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Cuestiones con Cruz: Why are Latinos continuously portrayed by white actors?

With a push for the movie and film industry to be more inclusive and diverse, a new age of a racially diverse Hollywood is being advocated for. White actors playing non-white characters have been publicly denounced, and the very action of it has been a hindrance for celebrities’ careers. 

Severe cases such as Elizabeth Taylor portraying famous Egyptian queen Cleopatra or Shirley Temple donning blackface to depict a Black slave child have been chastised, as well as more recent cases such as Scarlett Johansson being cast as the lead role for a remake of an iconic Japanese anime/manga called “Ghost in the Shell.”

Despite these advancements for holding production companies accountable for actors to not portray characters outside their race, the Latino sector of the community continues to be overlooked. According to the U.S. Census, 49% of Los Angeles is Latino. However, a mere 7% of major films in 2019 featured a lead Hispanic or Latino actor. 

It has continued to be accepted for white actors to portray Latino characters. This offense has been committed repeatedly and to such an extent it often goes unnoticed. 

For example, Antonio Banderas has portrayed countless Latino characters. Although he speaks Spanish, he was born in Málaga, Spain, but seems to like to put on an air of not conforming to a certain racial group. He told Univision, “I’m happy to be Hispanic, happy to be a Spaniard, happy to be Latino.” It is a nice sentiment that he is happy to be considered a Latino, the bottom line is that he is not. A Latino is defined as someone with Latin American origin. His hit role as Zorro and its feline counterpart, Puss in Boots, fall in this category while Banderas does not.

Even his counterpart in “The Mask of Zorro,” Catherine Zeta-Jones has portrayed Latino characters more than once. Outside of her role as Elena Montero, she has also depicted the real-life Colombian drug lord, Griselda Blanco. In the movie “Cocaine Godmother,” the actress from Welsh descent speaks with a heavy Spanish accent, despite not speaking the language, nor having any ancestral ties to Latino heritage. 

In “Evita,” a movie about the iconic political figure Eva Perón, Madonna plays the titular role. Eva’s husband, Argentine president Juan Perón, was also played by the non-Latino, Welsh actor, Jonathan Bailey. 

In some cases, audiences are often trained to forget the inaccurate race representation when the character is used for comedic reliefs. Characters like Jack Black in “Nacho Libre” or Hank Azaria as a Guatemalan domestic worker in “The Birdcage” are both portraying Latinos, but doing so with the purpose to make the audience laugh. The fake thick accent is more forgivable when it's accompanied by a cheeky one-liner.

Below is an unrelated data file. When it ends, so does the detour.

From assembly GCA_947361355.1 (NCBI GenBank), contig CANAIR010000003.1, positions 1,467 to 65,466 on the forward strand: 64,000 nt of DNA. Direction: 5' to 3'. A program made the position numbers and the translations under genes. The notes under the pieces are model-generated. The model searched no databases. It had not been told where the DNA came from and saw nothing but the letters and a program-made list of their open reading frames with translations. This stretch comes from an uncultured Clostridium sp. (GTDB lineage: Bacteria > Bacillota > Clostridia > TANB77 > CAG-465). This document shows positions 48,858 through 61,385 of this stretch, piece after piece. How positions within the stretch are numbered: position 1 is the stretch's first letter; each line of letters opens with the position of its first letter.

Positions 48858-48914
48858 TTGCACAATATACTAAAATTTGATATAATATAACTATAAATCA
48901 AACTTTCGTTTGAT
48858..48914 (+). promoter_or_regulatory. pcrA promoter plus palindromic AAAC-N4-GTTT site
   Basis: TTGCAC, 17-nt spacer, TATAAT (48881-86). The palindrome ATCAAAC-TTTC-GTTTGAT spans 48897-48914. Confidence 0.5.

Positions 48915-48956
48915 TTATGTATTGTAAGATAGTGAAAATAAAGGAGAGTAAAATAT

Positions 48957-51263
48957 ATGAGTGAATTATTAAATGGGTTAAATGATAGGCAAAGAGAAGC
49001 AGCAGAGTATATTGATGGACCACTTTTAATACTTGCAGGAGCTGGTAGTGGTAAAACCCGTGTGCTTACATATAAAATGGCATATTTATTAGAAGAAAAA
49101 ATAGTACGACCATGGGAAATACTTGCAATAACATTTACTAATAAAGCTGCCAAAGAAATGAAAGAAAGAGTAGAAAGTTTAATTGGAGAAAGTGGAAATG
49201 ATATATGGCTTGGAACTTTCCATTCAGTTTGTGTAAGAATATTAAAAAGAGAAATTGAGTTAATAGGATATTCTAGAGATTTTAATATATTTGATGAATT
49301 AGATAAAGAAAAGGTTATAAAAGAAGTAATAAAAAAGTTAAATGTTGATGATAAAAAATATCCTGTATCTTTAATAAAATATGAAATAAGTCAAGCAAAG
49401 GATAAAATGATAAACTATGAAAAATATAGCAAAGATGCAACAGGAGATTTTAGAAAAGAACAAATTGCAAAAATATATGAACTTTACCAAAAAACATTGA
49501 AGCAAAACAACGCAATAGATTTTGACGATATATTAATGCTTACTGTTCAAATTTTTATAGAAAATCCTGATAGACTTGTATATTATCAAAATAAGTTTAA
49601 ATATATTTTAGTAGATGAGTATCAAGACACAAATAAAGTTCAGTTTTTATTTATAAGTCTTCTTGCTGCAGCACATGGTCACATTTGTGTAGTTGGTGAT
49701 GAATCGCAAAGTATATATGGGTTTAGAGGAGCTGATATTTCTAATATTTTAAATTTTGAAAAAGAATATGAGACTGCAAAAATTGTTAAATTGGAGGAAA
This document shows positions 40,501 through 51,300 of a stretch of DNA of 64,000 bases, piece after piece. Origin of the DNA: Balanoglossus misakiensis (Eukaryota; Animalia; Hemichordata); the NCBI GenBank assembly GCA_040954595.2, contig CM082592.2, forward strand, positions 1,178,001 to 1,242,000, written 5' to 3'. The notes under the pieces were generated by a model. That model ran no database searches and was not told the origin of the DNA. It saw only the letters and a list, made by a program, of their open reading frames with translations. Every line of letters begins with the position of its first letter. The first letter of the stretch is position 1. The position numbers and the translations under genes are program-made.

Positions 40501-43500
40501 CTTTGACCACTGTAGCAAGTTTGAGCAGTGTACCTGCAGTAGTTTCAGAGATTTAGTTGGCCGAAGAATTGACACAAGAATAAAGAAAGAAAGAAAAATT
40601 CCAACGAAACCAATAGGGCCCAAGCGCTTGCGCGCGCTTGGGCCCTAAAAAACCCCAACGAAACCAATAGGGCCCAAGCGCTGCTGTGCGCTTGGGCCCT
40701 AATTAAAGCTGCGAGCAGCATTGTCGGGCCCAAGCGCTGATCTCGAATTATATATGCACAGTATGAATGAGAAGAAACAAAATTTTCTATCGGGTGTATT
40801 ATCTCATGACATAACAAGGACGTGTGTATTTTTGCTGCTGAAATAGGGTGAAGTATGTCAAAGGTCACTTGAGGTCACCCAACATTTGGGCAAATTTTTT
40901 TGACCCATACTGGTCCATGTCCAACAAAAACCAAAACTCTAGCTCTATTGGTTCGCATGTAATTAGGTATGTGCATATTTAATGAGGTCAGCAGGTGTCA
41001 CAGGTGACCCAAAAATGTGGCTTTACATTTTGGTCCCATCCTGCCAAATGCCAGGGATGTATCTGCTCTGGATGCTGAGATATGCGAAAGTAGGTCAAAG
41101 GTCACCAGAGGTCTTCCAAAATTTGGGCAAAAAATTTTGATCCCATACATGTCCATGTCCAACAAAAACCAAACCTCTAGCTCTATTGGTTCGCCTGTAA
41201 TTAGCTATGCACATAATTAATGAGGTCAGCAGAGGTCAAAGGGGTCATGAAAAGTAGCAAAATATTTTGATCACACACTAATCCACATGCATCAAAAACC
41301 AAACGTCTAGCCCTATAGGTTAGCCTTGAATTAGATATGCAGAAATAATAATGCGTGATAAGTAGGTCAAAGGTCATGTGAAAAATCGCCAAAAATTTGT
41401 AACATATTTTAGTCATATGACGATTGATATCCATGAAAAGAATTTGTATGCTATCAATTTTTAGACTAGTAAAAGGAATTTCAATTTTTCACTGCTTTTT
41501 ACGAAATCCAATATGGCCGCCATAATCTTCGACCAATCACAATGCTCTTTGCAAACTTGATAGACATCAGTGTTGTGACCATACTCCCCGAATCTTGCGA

When looking back at the history of Latinos depicted in film, arguably the most notorious depiction that set the precedent is 1934 “Viva Villa.” Mexican hero, Pancho Villa, was depicted as an uncouth, slobbering drunk. Played by white actor Wallace Beery, Villa could be seen galloping around on his steed and succumbing to the vices of alcohol. In reality, Villa was a respected general who spearheaded alcohol prohibition in Mexico. 

Moctesuma Esparza, CEO of Maya Cinemas, discussed the film in the documentary “Latinos Beyond Reel- Challenging a Media Stereotype” and detailed how damaging it was for him to see the Mexican hero to be portrayed with such offensiveness and inaccuracy. 

“This depiction that I saw in Hollywood, with Wallace Beery having played that role, was poison, that it was poisoning my mind, distorting the image of what it was to be a Mexicano,” he said. 

The responsibility of changing these narratives and ensuring these injustices stop occurring falls on the creator of the films, the white actors and consumers. Directors and producers need to be conscious of their casting as well as white actors need to turn down roles with which they do not fall into the racial group of their character. Lastly, the audience needs to be aware of the media consumer. 

Yes, it is OK to laugh at “Puss in Boots: The Last Wish”– that movie is hilarious. However, it is important to be conscious and understand the history of misrepresentation of Latinos in Hollywood.

Alyssa Cruz is a sophomore studying journalism and Spanish at Ohio University. Please note that the views and opinions of the columnist do not reflect those of The Post. What are your thoughts? Tell Alyssa by tweeting her at @alyssadanccruz

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